Did the Treatment for an Abnormal Heart Beat Cause More Harm than Good?

There are few things more heartbreaking than learning that the medication you or a loved one took to cure a condition ended up making the situation even worse. Sometimes, a prescribed medication causes irreversible damage, or even death. Such has been the case with a commonly prescribed heart medication by the name of amiodarone.

You might feel powerless and unsure where to turn when you suspect a medication you or a loved one was taking is the cause of a serious medical condition. The Houston-based attorneys at Terry Bryant Accident & Injury Law can help you find the answers you are seeking.

Were You Prescribed Amiodarone for Your Arrhythmia?

When your doctor first diagnoses arrhythmia, or an abnormal heart beat, you are probably worried about how this condition is going to affect your quality of life. After all, some types of arrhythmia can be fatal.

  • Tachycardia, a faster than normal heart rate, can lead to sudden cardiac arrest or organ failure.
  • Atrial fibrillation, which occurs when the heart’s atrial chambers flutter rather than strongly pump, may cause a blood clot that could migrate to the brain and cause a stroke.

So when your doctor talks about treatment options, your anxiety may distract you from the caution due. You may not ask the right questions, for example:

  • Does my condition warrant this particular drug?
  • What risks have been shown in clinical trials?
  • What risk symptoms should I be aware of before taking my prescribed medication?
The attorneys at Terry Bryant Accident & Injury Law know that a failure to connect the dots can lead to serious, even catastrophic injury, and we are here to help clients receive compensation for dangerous drug cases like these.

Amiodarone Is a Drug of Last Resort

A medication millions of Americans have been prescribed for the treatment of potentially fatal atrial arrhythmias is amiodarone, the generic form of a drug sold in the United States under the brand names Cordarone® and Pacerone®. The drug was developed as a safety measure for patients undergoing heart surgery and has been FDA approved to treat supraventricular and ventricular fibrillation.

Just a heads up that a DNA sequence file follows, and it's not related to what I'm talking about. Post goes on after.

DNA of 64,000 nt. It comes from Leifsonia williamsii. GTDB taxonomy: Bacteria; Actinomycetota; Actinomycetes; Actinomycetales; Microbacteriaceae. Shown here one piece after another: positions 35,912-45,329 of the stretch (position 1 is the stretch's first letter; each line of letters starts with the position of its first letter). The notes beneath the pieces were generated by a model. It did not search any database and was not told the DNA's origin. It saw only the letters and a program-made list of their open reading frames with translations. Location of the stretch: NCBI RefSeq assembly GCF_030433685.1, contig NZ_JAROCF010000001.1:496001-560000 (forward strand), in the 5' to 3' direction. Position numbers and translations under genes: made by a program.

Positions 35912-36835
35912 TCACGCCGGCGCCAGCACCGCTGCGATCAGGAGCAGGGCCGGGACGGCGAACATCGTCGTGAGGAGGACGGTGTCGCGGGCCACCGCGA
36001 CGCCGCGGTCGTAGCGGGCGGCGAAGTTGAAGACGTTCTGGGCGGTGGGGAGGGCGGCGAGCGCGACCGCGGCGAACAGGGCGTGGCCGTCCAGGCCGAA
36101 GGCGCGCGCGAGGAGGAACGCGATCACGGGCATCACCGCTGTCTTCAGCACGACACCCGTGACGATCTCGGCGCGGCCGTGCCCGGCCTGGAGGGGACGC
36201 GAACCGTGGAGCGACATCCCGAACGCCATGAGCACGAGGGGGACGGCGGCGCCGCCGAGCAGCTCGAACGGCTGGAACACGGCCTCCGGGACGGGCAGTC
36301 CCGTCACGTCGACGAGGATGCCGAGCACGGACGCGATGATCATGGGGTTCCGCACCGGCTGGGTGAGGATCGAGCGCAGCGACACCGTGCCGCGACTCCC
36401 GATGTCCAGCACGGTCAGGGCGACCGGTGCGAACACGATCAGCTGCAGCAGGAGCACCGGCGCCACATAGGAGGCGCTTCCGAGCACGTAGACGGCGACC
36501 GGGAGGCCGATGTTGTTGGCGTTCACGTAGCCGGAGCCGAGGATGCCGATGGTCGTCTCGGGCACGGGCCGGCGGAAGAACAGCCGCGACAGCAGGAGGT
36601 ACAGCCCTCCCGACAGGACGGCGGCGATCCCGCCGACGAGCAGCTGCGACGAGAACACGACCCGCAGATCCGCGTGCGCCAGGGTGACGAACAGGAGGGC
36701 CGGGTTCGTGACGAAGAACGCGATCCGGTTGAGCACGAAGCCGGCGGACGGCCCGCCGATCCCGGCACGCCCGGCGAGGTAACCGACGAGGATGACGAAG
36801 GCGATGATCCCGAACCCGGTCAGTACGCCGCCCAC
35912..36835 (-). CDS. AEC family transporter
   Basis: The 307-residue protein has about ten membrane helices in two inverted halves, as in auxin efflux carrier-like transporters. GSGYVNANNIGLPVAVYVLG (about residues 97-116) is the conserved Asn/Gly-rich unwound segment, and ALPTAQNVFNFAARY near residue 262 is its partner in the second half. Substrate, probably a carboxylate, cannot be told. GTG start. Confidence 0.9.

Amiodarone is considered a drug of last resort, meaning that your physician will prescribe it when he/she believes the treatment of your condition is more important than typical side effects, such as:

  • Nausea
  • Vomiting
  • Constipation
  • Loss of appetite
  • Shaking
  • Tiredness.

One problem with amiodarone is that some physicians will prescribe this drug of last resort for atrial arrhythmia, something amiodarone has not been FDA approved to treat. If you believe you have been wrongly prescribed amiodarone for your abnormal heart beat, the offices of Terry Bryant Accident & Injury Law are here to help determine whether you are entitled to seek compensation for any resulting injuries you may have developed.

Amiodarone Can Cause Pulmonary Toxicity, Liver Failure, Blindness, and Death

The reason amiodarone is a drug of last resort has to do with the potentially fatal toxicity this medication can produce in the human body. It has an iodine-containing component that can build up in the internal organs, tissues, and muscles of the body over time, causing a number of serious conditions.

Amiodarone Pulmonary Toxicity (APT)

One is a rare condition called Amiodarone Pulmonary Toxicity (APT). APT occurs when the medication builds up in the lung tissue, leading to a decreased ability to breathe and the possibility of nodules forming in the lungs. Although the risks of developing this condition are higher for those taking a high dosage, APT can occur even at lower doses. It has a tendency to affect patients, especially women, who have no prior history of lung disease.

Liver Failure

Any compound that builds up in the body over time is bound to collect in the liver since this is the organ responsible for removing toxins. According to LiverTox,” liver injury from amiodarone is uncommon but not rare.” The drug can cause cirrhosis and other serious liver injuries.

Blindness

The toxicity of the drug can also lead to Amiodarone-Associated Optic Neuropathy, a condition that has a rapid onset in nearly one-half of the patients who report it. Although most patients experience better vision after stopping their use of amiodarone, in 20% of cases, vision loss continues even after discontinuation of the medication, and the same percentage of patients will eventually become legally blind.

Let Us Help You Determine the Next Step

If you suspect that you or a loved one has been injured from taking the prescription medication amiodarone, you may be entitled to compensation. To schedule a free consultation with Terry Bryant Accident & Injury Law, contact us today by filling out our online contact form or giving us a call at 1 (800) 444-5000 or locally in the Houston area at (713) 973-8888.

Disclaimer: Do not stop taking a prescription medication without first consulting with your doctor. Discontinuing a prescribed medication without your doctor’s advice can result in injury or death. Cases may be referred to another attorney or law firm.